We eventually accepted three girls who managed to meet all our qualifications. Nikki, Sherri, and Tonya were thrilled. We put them through the usual initiation procedures (beer, branding, sensory deprivation) and then began an intense workout program to whip them into shape for the next big game.
We thought our troubles were over. We hoped the Spirit would return, now that our squad was complete.
But scandal returned to haunt us. We soon discovered that meek little Corrie had a vengeful soul. Or, rather,, her mother did. Several days after the tryouts, Corrie's mother cornered Sherri's mother in the Lord and Taylor's parking lot. Instead of complimenting her on Sherri's fine accomplishment, Corrie's mother shot her in the stomach, then quickly drove off to an appointment with her hairdresser. Sherri's mother spent the ensuing weeks in the hospital, in critical condition.
Bunny decided to say something before the matter got out of hand. One day after practice she approached Staci and said kindly, "Do you feel okay? You look a little sick. Do you think you need to throw up?"
"No," Staci said.
"Well, I think you do," Bunny said. They looked at each other. "I think you do," Bunny repeated, "so why don't you waddle off and"
Staci finally walked away.
Bunny turned to the rest of us and said, "I'm doing this for you all, you know. For the squad. We don't want her dragging us down. Or dragging herself down. Do we?"
We all agreed that we did not want that. Then we held hands in a circle and said the Mighty Westside Pep Chant five times, slowly and with feeling. Then we hugged one another and went home to weigh ourselves.
Things came to a head at the Halloween dance. Bunny came dressed as Pamela Lee in Baywatch. I came as Julia Roberts in Pretty Woman; I had these fabulous thighhigh boots. Lori showed up and told us we were both totally passe. She was dressed as Demi Moore in Striptease. Bunny and I told her she looked like a slut. We all had brought vodka in contactlens solution bottles, and Lori had some of her father's coke hidden in her Gstring, so every fifteen minutes or so we went to the bathroom for a squirt or a snort.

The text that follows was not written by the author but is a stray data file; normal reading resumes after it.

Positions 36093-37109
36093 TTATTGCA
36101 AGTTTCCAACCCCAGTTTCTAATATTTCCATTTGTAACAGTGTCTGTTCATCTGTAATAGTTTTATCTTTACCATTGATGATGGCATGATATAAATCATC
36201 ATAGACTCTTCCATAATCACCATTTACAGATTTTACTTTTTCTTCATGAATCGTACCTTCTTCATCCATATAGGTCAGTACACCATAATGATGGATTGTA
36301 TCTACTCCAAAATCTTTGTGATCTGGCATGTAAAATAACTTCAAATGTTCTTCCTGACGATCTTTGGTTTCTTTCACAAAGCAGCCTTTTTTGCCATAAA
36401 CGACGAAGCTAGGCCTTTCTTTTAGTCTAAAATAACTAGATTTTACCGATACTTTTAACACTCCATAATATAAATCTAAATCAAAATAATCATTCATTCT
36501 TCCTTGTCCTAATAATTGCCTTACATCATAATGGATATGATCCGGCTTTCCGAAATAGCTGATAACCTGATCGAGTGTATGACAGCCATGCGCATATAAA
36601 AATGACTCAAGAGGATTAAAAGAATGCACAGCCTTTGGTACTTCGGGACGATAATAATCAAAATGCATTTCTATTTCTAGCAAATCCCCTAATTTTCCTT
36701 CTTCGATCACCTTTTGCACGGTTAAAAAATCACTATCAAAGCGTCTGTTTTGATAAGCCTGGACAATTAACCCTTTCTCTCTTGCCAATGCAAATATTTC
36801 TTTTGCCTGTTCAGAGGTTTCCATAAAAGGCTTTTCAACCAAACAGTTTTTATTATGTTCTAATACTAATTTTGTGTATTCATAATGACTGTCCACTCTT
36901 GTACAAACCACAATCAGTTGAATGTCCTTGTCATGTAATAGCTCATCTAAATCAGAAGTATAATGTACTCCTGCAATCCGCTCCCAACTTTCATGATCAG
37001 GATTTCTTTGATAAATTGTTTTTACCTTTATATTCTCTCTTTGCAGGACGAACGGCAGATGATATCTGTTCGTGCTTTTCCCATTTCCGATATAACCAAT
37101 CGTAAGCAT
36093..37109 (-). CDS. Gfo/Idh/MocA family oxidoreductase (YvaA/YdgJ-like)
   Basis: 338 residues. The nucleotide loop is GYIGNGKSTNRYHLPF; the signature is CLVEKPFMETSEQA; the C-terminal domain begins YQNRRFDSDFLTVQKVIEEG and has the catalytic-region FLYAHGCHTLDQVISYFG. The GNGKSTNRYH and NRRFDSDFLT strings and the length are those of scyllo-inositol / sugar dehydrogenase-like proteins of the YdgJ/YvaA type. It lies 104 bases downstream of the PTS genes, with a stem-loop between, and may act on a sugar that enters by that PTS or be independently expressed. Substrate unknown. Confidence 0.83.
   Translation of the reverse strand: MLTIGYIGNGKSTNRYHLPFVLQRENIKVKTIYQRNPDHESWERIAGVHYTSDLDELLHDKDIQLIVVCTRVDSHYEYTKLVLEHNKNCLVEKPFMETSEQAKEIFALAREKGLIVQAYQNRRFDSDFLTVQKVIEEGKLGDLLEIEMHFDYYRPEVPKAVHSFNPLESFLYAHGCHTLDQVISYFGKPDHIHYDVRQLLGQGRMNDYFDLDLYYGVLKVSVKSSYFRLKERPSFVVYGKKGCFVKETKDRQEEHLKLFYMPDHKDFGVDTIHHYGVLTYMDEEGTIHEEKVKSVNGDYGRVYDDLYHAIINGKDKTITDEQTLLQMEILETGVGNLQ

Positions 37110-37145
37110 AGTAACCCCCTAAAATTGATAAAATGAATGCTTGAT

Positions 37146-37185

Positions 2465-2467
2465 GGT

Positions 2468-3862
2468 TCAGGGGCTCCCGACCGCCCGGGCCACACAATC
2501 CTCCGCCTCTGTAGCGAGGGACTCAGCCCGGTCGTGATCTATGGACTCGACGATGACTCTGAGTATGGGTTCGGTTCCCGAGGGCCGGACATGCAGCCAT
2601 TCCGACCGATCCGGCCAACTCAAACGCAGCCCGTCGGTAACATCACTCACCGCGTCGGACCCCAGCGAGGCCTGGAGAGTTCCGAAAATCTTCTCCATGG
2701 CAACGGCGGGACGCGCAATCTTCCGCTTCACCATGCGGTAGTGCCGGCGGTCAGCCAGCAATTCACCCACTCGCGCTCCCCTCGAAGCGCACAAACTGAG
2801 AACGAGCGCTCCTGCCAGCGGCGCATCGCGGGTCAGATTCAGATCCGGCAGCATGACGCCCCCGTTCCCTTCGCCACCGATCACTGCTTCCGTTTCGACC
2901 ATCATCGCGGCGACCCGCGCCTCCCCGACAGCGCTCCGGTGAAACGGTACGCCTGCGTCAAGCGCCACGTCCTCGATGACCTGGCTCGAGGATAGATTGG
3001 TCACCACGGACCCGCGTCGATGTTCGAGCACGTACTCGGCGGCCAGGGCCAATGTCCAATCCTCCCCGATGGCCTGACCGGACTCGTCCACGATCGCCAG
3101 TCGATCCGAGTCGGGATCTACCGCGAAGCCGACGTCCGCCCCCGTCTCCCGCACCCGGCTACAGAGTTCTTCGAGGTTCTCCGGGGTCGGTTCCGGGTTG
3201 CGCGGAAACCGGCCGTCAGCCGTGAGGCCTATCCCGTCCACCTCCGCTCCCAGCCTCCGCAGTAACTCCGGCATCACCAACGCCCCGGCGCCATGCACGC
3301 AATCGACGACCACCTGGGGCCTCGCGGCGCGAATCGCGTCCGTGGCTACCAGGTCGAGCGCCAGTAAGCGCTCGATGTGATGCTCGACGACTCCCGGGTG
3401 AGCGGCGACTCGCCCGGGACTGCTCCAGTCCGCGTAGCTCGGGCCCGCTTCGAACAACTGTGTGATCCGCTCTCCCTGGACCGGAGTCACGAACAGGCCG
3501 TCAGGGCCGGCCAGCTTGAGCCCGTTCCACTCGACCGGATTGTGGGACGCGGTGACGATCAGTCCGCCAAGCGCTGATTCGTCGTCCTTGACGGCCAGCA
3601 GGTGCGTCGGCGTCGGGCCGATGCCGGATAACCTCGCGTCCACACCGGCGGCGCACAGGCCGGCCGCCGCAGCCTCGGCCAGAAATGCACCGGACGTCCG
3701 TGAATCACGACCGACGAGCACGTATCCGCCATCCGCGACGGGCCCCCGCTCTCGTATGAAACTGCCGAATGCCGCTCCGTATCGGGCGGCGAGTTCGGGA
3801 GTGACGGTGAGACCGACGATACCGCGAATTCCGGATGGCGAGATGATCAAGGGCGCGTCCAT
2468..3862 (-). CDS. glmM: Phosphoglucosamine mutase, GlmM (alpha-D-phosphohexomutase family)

Sometime after midnight, during one of our bathroom trips, we heard moans, and peeking into one of the stalls, we discovered Lori's boyfriend (dressed as Dennis Rodman) having sex with Nikki (dressed as Madonna in the conebra phase). Lori and Nikki screamed and went at each other with their fingernails, and half the student body crowded into the bathroom to watch, and soon people were cheering and placing bets. There was so much commotion, with all the shrieks and moans and cheers echoing around the bathroom, that no one noticed how in another stall Staci (also dressed as Madonna) was busy giving birth to a sevenpound baby boy.
She put the baby in the trash, fixed her hair, pushed her way out of the bathroom, and went back to the dance floor. No one noticed the little body at first; later people said they thought the blood and gore were part of the Halloween decorations. It was much later that the police finally came and broke up the catfight and took Staci away for medical treatment and questioning. After they left, Lori and Nikki hugged each other, and cried, and tried to piece their costumes back together, and we all trouped back out to the dance floor and requested "Papa Don't Preach" by Madonna and danced until dawn.
So we had lost Staci. At first we hoped that after all the courtroom nonsense was over she'd be able to come back on the squad, but then we found out that the probable father of her baby was Bunny's boyfriend. That finished Staci. We no longer mentioned her name. We burned her pompoms and megaphone, and did our best to ignore all the hoopla surrounding her case.
Bunny referred to Staci as the evil in our midst, the source of all our problems. With her gone, the Spirit would return to us.
I wanted to believe Bunny, but I couldn't. Weeks passed, and Bunny insisted that she could feel the Spirit, flowing through us and lifting us during our chants and stunts. Some of my sister cheerleaders nodded their heads, their eyes filled with rapture. But I couldn't feel it. School Spirit seemed farther from me than ever.
It was the beginning of a great split. Bunny swore that the Spirit had returned, that our trials had brought us to a higher spiritual level, that the squad should prepare for a loftier mission. I argued that the Spirit had not returned, that we were deluding ourselves with false hopes. I thought that we should simply practice, return to the old cheers, and try to heal ourselves. Perhaps even hold a bake sale.
The rest of the squad refused to take sides; they wanted unity at all costs: team spirit, cooperation, squad solidarity.
By November I could sense Bunny distancing herself from me. She returned my angora sweater and my Spice Girls CD before I asked for them back. She lost four pounds without telling me. I realized she would soon try to sleep with my boyfriend; I immediately broke up with him to avert that betrayal.
game we held the annual bonfire on the playing field behind the school. The football team set up a huge pyre of old railroad ties and newspapers, then lit it.